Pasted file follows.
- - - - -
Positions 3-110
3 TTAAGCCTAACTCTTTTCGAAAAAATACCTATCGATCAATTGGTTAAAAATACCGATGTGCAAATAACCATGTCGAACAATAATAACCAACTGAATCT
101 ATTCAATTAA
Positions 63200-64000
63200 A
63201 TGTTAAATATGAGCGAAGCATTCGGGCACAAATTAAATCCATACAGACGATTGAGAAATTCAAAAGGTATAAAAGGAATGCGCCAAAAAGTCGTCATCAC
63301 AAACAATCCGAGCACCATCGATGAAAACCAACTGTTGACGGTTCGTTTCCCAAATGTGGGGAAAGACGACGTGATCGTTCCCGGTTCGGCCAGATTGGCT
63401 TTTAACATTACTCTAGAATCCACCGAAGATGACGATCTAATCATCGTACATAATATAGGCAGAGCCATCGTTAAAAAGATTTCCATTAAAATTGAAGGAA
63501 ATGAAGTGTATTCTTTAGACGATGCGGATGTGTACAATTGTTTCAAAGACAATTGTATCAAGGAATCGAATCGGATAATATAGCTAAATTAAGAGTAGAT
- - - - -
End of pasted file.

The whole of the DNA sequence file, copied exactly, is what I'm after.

Positions 3-110
3 TTAAGCCTAACTCTTTTCGAAAAAATACCTATCGATCAATTGGTTAAAAATACCGATGTGCAAATAACCATGTCGAACAATAATAACCAACTGAATCT
101 ATTCAATTAA
Positions 63200-64000
63200 A
63201 TGTTAAATATGAGCGAAGCATTCGGGCACAAATTAAATCCATACAGACGATTGAGAAATTCAAAAGGTATAAAAGGAATGCGCCAAAAAGTCGTCATCAC
63301 AAACAATCCGAGCACCATCGATGAAAACCAACTGTTGACGGTTCGTTTCCCAAATGTGGGGAAAGACGACGTGATCGTTCCCGGTTCGGCCAGATTGGCT
63401 TTTAACATTACTCTAGAATCCACCGAAGATGACGATCTAATCATCGTACATAATATAGGCAGAGCCATCGTTAAAAAGATTTCCATTAAAATTGAAGGAA
63501 ATGAAGTGTATTCTTTAGACGATGCGGATGTGTACAATTGTTTCAAAGACAATTGTATCAAGGAATCGAATCGGATAATATAGCTAAATTAAGAGTAGAT